We’re back from Fall-IN! and I will be doing two blog posts on the topic, This is Post 1, the games I ran at Fall IN!, of which there were two.
Friday I ran a game of BIG DANGED BOATS, my 15mm fantasy naval rules set. This was my event write-up.
F-110 “Fun and Games on the Middle Sea”
It’s a 15mm Fantasy naval extravaganza. Pilot a dubiously seaworthy, slightly ridiculous ship in an all hands battle for domination of the Middle Sea! Rules are Big Danged Boats for 15mm fantasy naval combat. If you’ve had a hankering for a naval game where you can take to the seas riding on a giant steam powered cheese, fighting evil squid headed cultists riding the foot of a dead god (and who hasn’t?), this is the game for you!! Rules are dead simple and aimed at fun rather than statistics. Children welcome, but 12 and under requires a parent to play along with. ROLE PLAYING IS ABSOLUTELY ESSENTIAL. If you can’t summon an evil nautical Sea Dog persona for this game, please go play Flames of War! They’ll take care of you!
This game was, by my reckoning, maybe the third or fourth game received by the Events coordinator for Fall-IN! 2013. It represented a significant effort on my part as it’s a bit labor intensive to put on. Accordingly, I asked for standard table size of 5 x 8, with a side table to help me set up with. Somehow, when I showed up with my boxes of stuff an hour early to set up, the table became a table that no less than three events were scheduled to use the same table simultaneously! And no side table! Since the tables had no numbering on them, it became a logistical chore of the first order to unscrew this problem. Sadly I think I stepped on the guy next to me since my tables weren’t remotely ready, and HE had to move. I apologize for this, whomever you were. I attribute the problem to (perhaps) miscommunication on my part with the event coordinate, but apparently I was not the only person who had a table misadventure. Organizational Note: Numbers on tables helps. Printing the map of the table layouts so people can read it helps. Proofing the Convention book helps. Guidebook Note: break Distelfink map into two maps, North and South, so they are more readable.
The Game Itself
BDB is a pretty easy game to play, but it has tons of components, ships, crews and whatnot to set up, all of which takes time to break out. I’m going to an hour and a half setup time, because clearly, an hour isn’t nearly enough. I am not happy with the rules as written so I haven’t really thrown the printed rules out there for a game, preferring to run it from my tablet computer. I had some gentle criticism about not having a lot of paper charts for everyone to refer to. I’ll fix that.
After being rattled during setup over the table fiasco, I didn’t get going until ten minutes after start time, and so it goes.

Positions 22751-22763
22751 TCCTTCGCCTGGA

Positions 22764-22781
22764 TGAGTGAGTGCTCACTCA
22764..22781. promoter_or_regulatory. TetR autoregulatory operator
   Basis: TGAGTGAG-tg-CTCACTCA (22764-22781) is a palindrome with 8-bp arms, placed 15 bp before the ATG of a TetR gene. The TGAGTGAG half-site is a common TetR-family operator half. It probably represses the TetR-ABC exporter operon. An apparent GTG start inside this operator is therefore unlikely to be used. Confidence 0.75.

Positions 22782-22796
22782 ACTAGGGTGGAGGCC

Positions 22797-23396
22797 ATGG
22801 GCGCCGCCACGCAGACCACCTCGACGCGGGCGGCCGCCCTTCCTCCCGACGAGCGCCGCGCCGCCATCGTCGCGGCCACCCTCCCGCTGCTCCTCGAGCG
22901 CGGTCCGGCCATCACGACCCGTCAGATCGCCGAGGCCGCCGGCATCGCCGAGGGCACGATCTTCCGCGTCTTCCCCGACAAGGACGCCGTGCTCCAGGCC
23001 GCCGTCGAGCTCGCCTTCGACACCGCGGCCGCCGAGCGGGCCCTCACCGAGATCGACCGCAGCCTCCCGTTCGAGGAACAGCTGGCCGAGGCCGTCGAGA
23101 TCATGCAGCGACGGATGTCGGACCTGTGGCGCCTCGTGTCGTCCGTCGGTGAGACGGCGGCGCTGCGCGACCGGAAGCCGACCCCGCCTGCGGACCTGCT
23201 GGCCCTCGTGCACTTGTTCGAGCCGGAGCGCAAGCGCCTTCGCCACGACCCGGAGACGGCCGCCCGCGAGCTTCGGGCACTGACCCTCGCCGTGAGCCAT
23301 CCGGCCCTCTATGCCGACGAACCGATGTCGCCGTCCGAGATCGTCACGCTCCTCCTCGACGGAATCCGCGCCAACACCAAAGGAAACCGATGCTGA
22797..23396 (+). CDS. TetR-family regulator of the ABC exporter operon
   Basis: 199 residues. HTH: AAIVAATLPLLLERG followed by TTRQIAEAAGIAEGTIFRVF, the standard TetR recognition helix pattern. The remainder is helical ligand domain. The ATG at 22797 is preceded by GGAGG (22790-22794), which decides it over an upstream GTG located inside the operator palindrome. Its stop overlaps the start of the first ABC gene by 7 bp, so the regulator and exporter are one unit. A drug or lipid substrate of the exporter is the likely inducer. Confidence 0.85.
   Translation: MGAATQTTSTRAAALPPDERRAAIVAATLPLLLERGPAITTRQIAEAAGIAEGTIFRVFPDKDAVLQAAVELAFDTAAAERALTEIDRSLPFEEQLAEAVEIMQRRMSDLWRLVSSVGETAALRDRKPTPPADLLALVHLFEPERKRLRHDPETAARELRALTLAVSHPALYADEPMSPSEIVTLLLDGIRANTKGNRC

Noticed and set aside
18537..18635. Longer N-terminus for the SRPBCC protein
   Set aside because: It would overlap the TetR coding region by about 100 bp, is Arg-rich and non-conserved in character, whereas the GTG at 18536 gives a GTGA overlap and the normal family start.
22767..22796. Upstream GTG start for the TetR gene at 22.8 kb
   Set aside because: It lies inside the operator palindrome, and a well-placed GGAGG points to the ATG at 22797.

Factions were: The Gnomes of Battenberg The Iron Dwarves, the Bone Brigade, the Imperial Navy of Stahlhelm (making its debut), the Cult of F’Vah, The Sea Elves, The Orcish Revolutionary Council or O.R.C. (also making a debut), the Rat-Men of Ingoldsby and The Pirates of Stinkwater.
Deployed, but not selected, were the Wood Elves of the Father Tree, The Seng, the Holy Brothers of Saint Brendan.
Like most games we started with the ships entering the battle area from the surrounding ring of the table side. As a special incentive there were two maxi-kegs of Boom Powder on Skull Island to bring the action into the center. It was minimally effective.
The Rat Men steamed for the island, and got into a little contretemps with the Bone Brigade, firing on them and causing more holes in their wormy hull. The Bone Brigade in turn did their best to fight the Gnomes of Battenberg, killing more crew than they did damage.
Stahlheim’s Imperial Ram avoided direct confrontation and chugged up the starboard flank, turning sharply to bring on an engagement with Bone Brigade.
Some long range shots were fired but it didn’t deter the fight between the Bone Brigade and the Gnomes; boarding and counter boarding was attempted, decimating both crews. Neither the Gnomes nor the Skeletons of the Brigade enjoyed the experience, as the counter-boarding by the Gnomes broke off and they ran back to their ships, leaving two gnomes on the Bone Brigade Galley behind them. Presumably, to a fate worse than unDeath.
The Siege Machine Chugged onward to inevitable confrontation with the Ram of Stahlheim, and for the first time in the engagement deployed the fearsome Big Bopper ramming weapon to moderate effect.
Through a chain of circumstance mostly brought on by reckless over-gearing and stressing their steam engine, the Gnomes then had a critical overload in the engine dept, instantly annihilating their craft. You just don’t get a better result than that, and even the kid who rolled 12 on the critical hit table (exploding his boat) recognized the Ragnarok-style entertainment of the moment– especially as he had an action card that stated “from Hell’s heart I stab at thee”.. which was perfect for this moment– it almost took out the ship next to it..
The Iron Dwarves fought a somewhat isolated battle with the Sea Elves and the Dread Rot Pyrates at the far end of the battlefield. The Pyrates did what they could do which was mostly gun fire. The Sea Elves actually got involved in a boarding action (on the receiving end) after taking a lot of casualties.